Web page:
Report finds pervasive racial bias in US juvenile justice system

By Shannon Jones
2 May 2000

A report commissioned by the Washington DC-based Youth Law Center and a coalition of civil rights and youth advocacy groups has concluded that minority youth are treated much more harshly than white youth at each stage in the US criminal justice system.

The study, conducted by the National Council on Crime and Juvenile Delinquency, used federal and state arrest and court data. It found that black and Hispanic youth are much more likely than white youth who commit comparable crimes to be referred to juvenile court, be detained, face trial as adults and go to jail.

The costs of the study were underwritten by the US Department of Justice and leading charitable organizations, including the Rockefeller Foundation, the Ford Foundation, the MacArthur Foundations and the Annie E. Casey Foundation.

When minority and white youth were charged with the same offenses, black youth who had no prior arrest record were six times more likely to be incarcerated than white youth with similar backgrounds. Hispanic youth were three times more likely to be incarcerated. Black youth were 48 times more likely than white youth to be sent to juvenile prison for drug-related offenses.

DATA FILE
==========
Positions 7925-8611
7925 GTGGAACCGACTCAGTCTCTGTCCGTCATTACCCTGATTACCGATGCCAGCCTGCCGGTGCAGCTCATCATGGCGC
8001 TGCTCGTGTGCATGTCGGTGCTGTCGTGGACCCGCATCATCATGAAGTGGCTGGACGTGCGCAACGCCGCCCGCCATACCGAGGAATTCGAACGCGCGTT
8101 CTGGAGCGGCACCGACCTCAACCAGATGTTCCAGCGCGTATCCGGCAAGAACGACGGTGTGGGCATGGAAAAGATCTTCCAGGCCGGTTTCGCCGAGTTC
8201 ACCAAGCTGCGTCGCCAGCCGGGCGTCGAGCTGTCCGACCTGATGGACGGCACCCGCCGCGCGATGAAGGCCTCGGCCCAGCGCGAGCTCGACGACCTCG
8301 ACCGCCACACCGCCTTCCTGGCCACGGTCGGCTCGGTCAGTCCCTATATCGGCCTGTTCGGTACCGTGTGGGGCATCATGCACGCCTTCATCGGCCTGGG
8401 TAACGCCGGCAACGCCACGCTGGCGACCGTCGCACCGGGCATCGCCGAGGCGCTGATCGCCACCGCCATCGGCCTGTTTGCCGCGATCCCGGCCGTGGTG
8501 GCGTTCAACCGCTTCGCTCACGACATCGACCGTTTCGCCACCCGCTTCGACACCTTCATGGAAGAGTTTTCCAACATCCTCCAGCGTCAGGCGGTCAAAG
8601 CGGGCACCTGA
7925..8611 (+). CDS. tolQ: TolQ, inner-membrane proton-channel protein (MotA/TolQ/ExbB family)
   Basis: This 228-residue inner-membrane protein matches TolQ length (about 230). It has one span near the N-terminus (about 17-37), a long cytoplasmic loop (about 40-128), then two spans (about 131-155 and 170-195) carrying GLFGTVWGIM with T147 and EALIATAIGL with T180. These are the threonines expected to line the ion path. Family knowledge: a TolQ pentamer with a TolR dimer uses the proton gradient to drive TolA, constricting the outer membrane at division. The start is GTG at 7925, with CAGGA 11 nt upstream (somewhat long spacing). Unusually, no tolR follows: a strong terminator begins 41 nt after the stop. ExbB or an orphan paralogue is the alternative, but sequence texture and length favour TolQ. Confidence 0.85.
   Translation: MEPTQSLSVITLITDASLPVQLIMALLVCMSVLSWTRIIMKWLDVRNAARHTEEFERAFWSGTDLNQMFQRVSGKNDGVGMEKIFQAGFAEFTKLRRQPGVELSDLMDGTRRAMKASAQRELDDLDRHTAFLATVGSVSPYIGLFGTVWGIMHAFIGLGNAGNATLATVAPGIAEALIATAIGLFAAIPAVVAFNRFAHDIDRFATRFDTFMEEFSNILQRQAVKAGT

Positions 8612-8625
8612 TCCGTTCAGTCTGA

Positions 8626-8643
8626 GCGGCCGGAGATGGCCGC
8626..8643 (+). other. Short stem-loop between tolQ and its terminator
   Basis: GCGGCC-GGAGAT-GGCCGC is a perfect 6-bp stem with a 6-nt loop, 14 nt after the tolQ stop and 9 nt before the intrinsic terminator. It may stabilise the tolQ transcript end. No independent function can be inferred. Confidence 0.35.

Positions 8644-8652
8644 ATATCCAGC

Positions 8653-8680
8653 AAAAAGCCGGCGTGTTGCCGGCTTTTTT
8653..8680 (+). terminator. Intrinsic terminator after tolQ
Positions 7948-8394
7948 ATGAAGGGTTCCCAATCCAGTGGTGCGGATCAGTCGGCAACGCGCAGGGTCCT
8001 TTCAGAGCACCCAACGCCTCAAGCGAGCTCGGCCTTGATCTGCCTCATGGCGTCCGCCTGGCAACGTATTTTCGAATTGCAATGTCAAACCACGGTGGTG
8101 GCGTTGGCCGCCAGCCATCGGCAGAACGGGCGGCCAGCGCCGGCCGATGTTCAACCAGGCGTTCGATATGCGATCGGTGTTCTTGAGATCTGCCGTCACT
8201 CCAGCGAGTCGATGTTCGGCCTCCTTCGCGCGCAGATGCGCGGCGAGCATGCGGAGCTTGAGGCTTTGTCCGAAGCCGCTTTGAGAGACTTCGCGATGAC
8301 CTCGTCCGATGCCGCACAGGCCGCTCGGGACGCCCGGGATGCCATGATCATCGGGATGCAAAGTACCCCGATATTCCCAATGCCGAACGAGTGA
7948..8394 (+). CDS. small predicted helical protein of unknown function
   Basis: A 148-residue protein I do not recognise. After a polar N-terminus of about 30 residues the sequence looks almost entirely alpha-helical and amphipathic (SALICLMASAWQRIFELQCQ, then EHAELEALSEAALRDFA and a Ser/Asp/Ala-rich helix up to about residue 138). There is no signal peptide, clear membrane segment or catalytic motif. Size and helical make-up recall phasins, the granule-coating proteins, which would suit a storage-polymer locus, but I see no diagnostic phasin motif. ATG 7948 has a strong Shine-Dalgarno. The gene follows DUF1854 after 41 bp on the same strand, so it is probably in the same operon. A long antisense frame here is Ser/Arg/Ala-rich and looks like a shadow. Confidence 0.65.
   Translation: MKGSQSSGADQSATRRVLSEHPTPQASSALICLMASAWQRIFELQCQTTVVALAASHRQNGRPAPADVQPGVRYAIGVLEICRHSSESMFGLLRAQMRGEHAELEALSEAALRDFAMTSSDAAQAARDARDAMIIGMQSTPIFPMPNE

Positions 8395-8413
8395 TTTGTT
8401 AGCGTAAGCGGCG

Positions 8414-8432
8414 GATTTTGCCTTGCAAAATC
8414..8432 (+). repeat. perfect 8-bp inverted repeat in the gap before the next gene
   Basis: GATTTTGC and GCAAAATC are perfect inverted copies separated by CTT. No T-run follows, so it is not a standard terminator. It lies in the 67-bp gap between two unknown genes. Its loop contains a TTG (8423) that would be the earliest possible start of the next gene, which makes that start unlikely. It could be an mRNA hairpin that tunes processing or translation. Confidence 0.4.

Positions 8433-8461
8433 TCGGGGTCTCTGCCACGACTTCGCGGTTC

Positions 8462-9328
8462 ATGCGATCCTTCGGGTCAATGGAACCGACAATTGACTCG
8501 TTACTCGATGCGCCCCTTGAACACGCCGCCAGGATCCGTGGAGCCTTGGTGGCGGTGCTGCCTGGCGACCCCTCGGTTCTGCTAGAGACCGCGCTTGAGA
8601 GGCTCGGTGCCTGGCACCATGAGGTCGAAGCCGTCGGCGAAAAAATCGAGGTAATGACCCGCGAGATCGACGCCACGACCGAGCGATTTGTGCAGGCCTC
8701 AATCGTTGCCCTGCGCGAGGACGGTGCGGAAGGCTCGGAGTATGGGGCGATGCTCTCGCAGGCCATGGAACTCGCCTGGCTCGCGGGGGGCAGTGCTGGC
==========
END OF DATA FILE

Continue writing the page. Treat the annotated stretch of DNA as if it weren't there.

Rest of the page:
The data does not support the claim that the disparities are simply the result of the higher arrest rate for minority youth. The study found that while 71 percent of youth arrested are white, 60 percent of youth sent to prison are black. In 1997, of 7,400 young people sent to prison, three-quarters were minorities.

The issuing of the report comes at a time when states are pushing for ever-harsher treatment of young offenders. Last year Congress enacted a juvenile justice bill that provides for the trying of youth age 14 and older in adult court for violent crimes. Youth caught carrying a gun in a school zone could receive a five-year prison sentence.

Recently the state of Michigan tried Nathaniel Abraham in adult court on murder charges for a shooting that took place when he was 11 years old. He was found guilty and sentenced to a juvenile detention center, although the judge could have sentenced him to life imprisonment.

The exposure of gross inequality in the treatment of young arrestees sheds a light on the calls by Congress and the Clinton administration for ever tougher measures to fight crime. While a spate of high-profile shootings in largely middle class suburban and rural schools has served as the basis for the most recent youth crime legislation, these measures have impacted disproportionately on the most oppressed sections of the working class, in particular minority and immigrant youth.

Like so many other studies documenting injustice and inequality in the United States, the Youth Law Center report received scant publicity. Articles appeared in the New York Times and other newspapers and the topic was then dropped. For its part, the coalition that sponsored the study drew few conclusions. It has advanced as its main proposal a call for $100 million to be given to the Justice Department by Congress to “reduce disparities.”